Middlesex fall short as Sussex David Wiese puts in magnificent performance

Middlesex's Stephen Eskinazi during day two of The Bob Willis Trophy match at Radlett Cricket Club,

Middlesex's Stephen Eskinazi during day two of The Bob Willis Trophy match at Radlett Cricket Club, Radlett. - Credit: PA

David Wiese’s magnificent unbeaten 79 saw Sussex beat hosts Middlesex by three wickets in a thrilling Vitality Blast clash at Lord’s.

Middlesex's James Harris in action during day one of The Bob Willis Trophy match at Radlett Cricket

Middlesex's James Harris in action during day one of The Bob Willis Trophy match at Radlett Cricket Club, Radlett. - Credit: PA

The Sharks’ all-rounder hit three sixes and eight fours, surviving a catch from a James Harris no-ball as the visitors recovered from 67-5 to reach a victory target of 166 with four balls to spare and go top of the South group.

Wiese’s winning hand came after Danny Briggs (2-21) had restricted the hosts to a below par 165-5 which owed much to Stevie Eskinazi’s 79.

Eskinazi, fresh from his 84 in the thrilling tie with Kent three days earlier came out bristling with intent, hitting two savage boundaries in the first over bowled by George Garton.

And when Ollie Robinson, so often Middlesex’s nemesis steamed in from the Pavilion End in the next over, the Seaxes red-ball skipper promptly pulled him for six eight rows back into the Mound stand.

However, Max Holden perished early, and the hosts were 58-1 at the end of the powerplay.

It was then the outstanding Briggs began to weave his magic, bowling Martin Anderson for 14 before having Nick Gubbins caught in the deep.

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With Will Beer wheeling away effectively at the other end, even Eskinazi became becalmed and a reverse sweep from John Simpson in the 12th over was the first boundary for 34 balls.

The diminutive wicketkeeper would strike three maximums in his 46 from 31 balls as he and Eskinazi added 80 for the fourth wicket.

But both perished in quick succession to Robinson (1-30) and Tymal Mills (2-33) respectively just as a par score looked possible and the innings petered out.

Defending 165 looked a tall order even with in-form openers Phil Salt and Luke Wright striding to the crease.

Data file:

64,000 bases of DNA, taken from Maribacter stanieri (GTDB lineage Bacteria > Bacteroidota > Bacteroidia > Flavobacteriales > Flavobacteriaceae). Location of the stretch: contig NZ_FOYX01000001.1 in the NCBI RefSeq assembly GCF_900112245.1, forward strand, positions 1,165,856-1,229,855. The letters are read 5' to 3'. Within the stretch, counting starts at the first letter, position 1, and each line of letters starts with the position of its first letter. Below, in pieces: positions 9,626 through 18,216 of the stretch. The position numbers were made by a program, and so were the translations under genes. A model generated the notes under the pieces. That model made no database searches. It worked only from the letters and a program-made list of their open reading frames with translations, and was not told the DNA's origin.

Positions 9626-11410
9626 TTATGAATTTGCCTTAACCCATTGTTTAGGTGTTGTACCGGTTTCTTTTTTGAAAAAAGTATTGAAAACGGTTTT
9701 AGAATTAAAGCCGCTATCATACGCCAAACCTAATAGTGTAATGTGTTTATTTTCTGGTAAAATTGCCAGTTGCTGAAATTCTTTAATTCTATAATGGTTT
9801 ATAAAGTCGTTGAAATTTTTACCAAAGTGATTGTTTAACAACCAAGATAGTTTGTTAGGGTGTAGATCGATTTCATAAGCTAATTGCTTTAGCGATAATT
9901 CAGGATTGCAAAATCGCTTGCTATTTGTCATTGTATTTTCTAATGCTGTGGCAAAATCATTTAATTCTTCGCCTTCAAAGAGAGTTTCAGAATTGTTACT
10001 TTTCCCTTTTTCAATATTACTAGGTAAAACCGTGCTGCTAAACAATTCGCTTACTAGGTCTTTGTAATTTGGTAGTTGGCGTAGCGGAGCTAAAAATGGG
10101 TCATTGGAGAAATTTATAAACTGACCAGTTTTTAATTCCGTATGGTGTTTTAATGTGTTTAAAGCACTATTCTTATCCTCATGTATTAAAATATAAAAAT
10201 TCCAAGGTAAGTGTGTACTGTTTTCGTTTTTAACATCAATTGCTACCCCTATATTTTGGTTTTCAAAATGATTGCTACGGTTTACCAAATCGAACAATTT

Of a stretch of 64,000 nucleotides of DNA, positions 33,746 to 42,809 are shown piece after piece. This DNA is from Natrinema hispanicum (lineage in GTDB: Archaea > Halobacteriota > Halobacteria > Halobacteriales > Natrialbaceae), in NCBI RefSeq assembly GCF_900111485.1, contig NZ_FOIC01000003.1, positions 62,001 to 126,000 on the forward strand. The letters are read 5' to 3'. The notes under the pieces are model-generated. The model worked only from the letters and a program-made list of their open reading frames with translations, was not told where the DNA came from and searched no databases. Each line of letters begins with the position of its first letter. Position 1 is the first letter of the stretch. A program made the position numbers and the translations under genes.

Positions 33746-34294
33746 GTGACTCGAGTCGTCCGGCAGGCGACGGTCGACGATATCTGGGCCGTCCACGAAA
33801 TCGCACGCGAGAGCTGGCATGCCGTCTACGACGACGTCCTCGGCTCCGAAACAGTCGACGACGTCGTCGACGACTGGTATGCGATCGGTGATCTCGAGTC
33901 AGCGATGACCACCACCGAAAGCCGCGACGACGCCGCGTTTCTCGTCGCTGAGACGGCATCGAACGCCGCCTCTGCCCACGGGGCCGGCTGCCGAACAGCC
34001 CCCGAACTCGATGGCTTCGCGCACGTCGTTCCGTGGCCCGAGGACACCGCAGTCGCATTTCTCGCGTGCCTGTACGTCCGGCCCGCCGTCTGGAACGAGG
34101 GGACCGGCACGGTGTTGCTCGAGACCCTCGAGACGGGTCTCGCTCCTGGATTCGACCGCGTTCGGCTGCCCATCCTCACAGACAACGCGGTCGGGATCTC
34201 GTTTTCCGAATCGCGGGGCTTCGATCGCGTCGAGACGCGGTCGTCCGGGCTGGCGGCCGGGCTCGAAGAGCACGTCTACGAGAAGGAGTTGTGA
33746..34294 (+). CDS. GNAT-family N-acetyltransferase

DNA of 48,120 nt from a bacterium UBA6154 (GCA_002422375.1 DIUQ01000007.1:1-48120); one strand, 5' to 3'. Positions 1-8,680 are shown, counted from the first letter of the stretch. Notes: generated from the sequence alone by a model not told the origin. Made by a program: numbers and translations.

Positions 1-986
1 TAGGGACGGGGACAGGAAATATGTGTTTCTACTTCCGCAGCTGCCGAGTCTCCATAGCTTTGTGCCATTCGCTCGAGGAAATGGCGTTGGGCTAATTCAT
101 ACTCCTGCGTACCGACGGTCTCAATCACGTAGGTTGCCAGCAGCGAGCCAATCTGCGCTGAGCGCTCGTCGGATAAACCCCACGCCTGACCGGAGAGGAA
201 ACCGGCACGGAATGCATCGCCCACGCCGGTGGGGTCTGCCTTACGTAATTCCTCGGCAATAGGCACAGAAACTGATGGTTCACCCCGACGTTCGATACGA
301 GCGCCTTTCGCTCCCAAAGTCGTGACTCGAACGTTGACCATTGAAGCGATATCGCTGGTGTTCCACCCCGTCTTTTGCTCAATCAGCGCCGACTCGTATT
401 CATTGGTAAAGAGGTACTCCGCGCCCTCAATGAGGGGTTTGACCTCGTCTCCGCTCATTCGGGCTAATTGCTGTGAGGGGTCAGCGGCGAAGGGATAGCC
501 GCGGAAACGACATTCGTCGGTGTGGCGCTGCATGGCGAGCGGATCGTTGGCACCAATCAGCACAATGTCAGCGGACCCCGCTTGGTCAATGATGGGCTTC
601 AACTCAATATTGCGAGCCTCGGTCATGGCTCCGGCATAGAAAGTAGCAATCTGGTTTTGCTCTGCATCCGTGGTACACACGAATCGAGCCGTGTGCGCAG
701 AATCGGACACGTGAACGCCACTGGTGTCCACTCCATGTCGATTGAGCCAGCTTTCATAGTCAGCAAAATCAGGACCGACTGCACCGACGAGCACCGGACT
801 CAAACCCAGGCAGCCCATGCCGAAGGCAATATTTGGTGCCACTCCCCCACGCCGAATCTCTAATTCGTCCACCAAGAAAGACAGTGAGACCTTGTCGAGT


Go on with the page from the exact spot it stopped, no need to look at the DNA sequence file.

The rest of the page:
Wright though would miss out, holing out to Steven Finn at mid-on for just 4 in a first over bowled by Helm the hero of Saturday’s thrilling finale.

Salt deposited Finn’s first ball into the Grandstand to signal his intent. But Finn extracted swift revenge when Salt pulled another short one from the Seaxes skipper into the hands of Dan Lincoln on the square leg boundary.

And when a brilliant piece of boundary fielding saw Lincoln parry a pull shot from Harry Finch off Finn into the hands of teammate Nathan Sowter, Sussex were 37-3

Delray Rawlins took up the chase, planting deliveries from both Finn and debutante Hollman into the same spot in the mound stand Eskinazi had found earlier.

However, there was delight just one ball later for Hollman (2-33) when he pinned the all-rounder leg before.

The youngster wasn’t finished, striking again in his next over when Ravi Bopara drove him to him to the safe hands of Eskinazi at cover.

He and Sowter (0-20) appeared to be bowling well in tandem, but James Harris was reintroduced and promptly produced a no-ball leading to a free hit from which Wiese smote the biggest six of the night.

It was the signal for the all-rounder to cut loose, hitting Hollman for 17 off his next over, including another towering six.

With George Garton proving an excellent foil, the 50-stand came in just 25 balls.

Wiese pulled Finn savagely to the boundary to reach 50 in just 33 balls, but Middlesex were back in it when Harris castled Garton with 36 needed.

Helm (2-17) returned to bowl Robinson and Middlesex sniffed victory when Wiese holed out in the penultimate over only for the umpire to call no-ball, but Wiese had the final say.

Captain Steven Finn said: “Another good game of cricket, but there were a couple of errors where if we look back on it now we could have done better.

“I’d say 165 was slightly below par, but we knew if we could get wickets early we could put them under pressure to try and make big shots.

“David Wiese played an amazing innings to beat us. Even if we’d got him out halfway through his innings I think we win that game, so hats off to him.

“They called dead ball as soon as the no-ball was called, so he couldn’t have been run out, so that was irrelevant.

“The rule is if it is above head high it is a no-ball. I think this is the only competition in the world that has that delivery as a no-ball and not a wide, which seems bizarre to me. So, we were stitched up by the rules a bit, but we move on.

“Luke (Holman) is an exciting young player who has been doing very well in league cricket. He’d have been nervous coming here to play T20 against a very good Sussex team, so for him to take a couple of wickets is a big confidence booster for everyone.”